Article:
Urine test could predict preterm birth and delivery of small babies

Testing for molecules present in the urine of pregnant women could indicate whether a baby will be born preterm or the fetus will suffer poor growth. New research published in the open access journal BMC Medicine has investigated the levels of the small molecules excreted in urine – metabolites – in early pregnancy. Identifying patterns in the levels of these molecules and their association with a range of birth outcomes could potentially help reduce complications and manage any difficulties, although more work is needed before the findings can be translated to clinical settings.

Researchers from Imperial College London and the University of Crete analysed the metabolites in the urine of 438 pregnant women. They found that elevated urinary levels of the amino acid lysine were associated with spontaneous preterm birth. Increased levels of N-acetylated glycoprotein – a molecule consisting of a carbohydrate and a protein - tended to be found in women who had to be induced early.


Decreased levels of a third group of molecules: acetate, formate, tyrosine and trimethylamine were associated with poor fetal development.  Women with low levels of these urine metabolites also showed signs of an increased risk of diabetes, such as higher blood insulin.

Preterm birth and fetal growth restriction has been shown to increase the chance of developing metabolic and cardiovascular disorders later in life.

The women who took part in the study were from the Rhea cohort, a large population case-control mother-child study that started in Crete in 2007. Urine samples were collected early in pregnancy at the first ultrasound appointment.


Dr Hector Keun, lead researcher from the Department of Surgery and Cancer at Imperial College London, says: “While we know that metabolism in the mother changes substantially during pregnancy to help supply the growing fetus with nutrients, we were surprised to see so early in pregnancy this link between metabolites that are detected in a urine sample and low birthweight. Our findings imply that it could be possible to improve the identification of women at higher risk of delivering smaller babies or preterm delivery using non-invasive metabolic profiling technology early in pregnancy.”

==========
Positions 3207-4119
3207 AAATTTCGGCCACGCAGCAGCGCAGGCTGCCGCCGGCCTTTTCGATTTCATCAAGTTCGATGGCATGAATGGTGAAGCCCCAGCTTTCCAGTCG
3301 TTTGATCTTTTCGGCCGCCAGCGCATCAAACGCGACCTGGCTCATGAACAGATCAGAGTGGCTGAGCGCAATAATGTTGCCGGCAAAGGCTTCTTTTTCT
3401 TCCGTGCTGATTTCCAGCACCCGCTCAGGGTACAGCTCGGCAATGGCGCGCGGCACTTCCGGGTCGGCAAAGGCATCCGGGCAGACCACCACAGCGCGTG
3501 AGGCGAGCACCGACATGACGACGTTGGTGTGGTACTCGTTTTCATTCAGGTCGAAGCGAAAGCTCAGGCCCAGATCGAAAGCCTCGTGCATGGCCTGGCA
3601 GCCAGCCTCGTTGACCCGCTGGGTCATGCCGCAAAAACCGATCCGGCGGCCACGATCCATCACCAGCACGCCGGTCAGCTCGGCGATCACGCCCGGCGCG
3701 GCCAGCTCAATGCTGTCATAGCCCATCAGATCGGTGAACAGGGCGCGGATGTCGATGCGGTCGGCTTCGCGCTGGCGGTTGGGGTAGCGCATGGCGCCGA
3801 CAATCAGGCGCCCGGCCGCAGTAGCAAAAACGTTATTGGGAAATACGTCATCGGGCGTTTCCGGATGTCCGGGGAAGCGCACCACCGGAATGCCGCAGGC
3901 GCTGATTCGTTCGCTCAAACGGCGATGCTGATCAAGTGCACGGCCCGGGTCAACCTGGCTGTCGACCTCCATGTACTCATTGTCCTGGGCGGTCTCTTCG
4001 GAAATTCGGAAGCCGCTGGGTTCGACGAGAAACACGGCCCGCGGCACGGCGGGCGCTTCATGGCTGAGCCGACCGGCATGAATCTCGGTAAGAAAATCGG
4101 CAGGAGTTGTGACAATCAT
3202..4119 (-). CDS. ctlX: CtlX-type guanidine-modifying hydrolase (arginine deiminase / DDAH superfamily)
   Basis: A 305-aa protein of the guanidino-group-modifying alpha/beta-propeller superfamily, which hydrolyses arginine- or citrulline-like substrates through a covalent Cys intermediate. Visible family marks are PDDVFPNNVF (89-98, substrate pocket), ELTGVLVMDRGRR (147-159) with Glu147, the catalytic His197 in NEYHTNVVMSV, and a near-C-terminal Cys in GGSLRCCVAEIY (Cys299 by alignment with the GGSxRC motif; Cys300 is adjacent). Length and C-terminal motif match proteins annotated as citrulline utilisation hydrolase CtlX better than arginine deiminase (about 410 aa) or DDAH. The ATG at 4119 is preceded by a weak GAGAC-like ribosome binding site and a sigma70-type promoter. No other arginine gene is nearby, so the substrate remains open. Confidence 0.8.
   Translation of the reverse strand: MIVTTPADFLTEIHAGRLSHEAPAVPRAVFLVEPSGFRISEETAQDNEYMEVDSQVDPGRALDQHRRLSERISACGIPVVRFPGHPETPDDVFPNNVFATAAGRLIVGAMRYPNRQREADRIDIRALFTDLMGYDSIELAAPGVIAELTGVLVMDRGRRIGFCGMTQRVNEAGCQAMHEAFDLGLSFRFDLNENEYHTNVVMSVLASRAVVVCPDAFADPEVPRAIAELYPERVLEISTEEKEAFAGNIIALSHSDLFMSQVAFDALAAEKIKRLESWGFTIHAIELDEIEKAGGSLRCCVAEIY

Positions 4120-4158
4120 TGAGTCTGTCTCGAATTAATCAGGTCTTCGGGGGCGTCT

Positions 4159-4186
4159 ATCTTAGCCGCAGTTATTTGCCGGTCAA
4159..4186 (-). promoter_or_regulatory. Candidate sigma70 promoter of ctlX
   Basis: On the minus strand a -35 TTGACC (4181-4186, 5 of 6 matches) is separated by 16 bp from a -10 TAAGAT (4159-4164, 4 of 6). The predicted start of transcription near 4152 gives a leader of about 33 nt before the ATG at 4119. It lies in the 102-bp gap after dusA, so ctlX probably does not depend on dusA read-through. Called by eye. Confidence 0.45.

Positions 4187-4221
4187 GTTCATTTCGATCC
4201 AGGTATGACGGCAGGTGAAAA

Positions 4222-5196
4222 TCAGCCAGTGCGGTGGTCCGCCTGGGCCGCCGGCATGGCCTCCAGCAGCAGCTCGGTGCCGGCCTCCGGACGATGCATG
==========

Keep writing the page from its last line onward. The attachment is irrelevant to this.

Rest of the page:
Further research needs to focus on whether changes in these metabolites are induced by pregnancy or indicate an underlying risk factor. It also remains to be seen if these results can be applied to a wider population and more research is needed before any such test could be used in practice.

Dr Keun says: “Future investigation of the factors that produce the molecules associated with these pregnancy outcomes should improve our understanding of the genetic and environmental factors that influence restricted fetal growth and thus help us to reduce the likelihood of these events. We will also go on to test if exposure to these metabolites during pregnancy has a lasting impact on child development after birth.”


Based on a press release by BioMed Central.

Reference: Maitre et al. ‘Urinary metabolic profiles in early pregnancy are associated with preterm birth and fetal growth restriction in the Rhea mother-child cohort study’ BMC Medicine 2014, 12:110 http://www.biomedcentral.com/1741-7015/12/110


This paper heavily involved many of our Centre members: Dr. Toby AthersuchDr. Muireann CoenDr. Mireille ToledanoProfessor Elaine HolmesDr. Hector Keun, and Lea Maitre, a MRC-ITTP funded PhD student within the MRC-PHE Centre for Environment.


Written by  Francesca Davenport, Imperial College London

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Imperial College London
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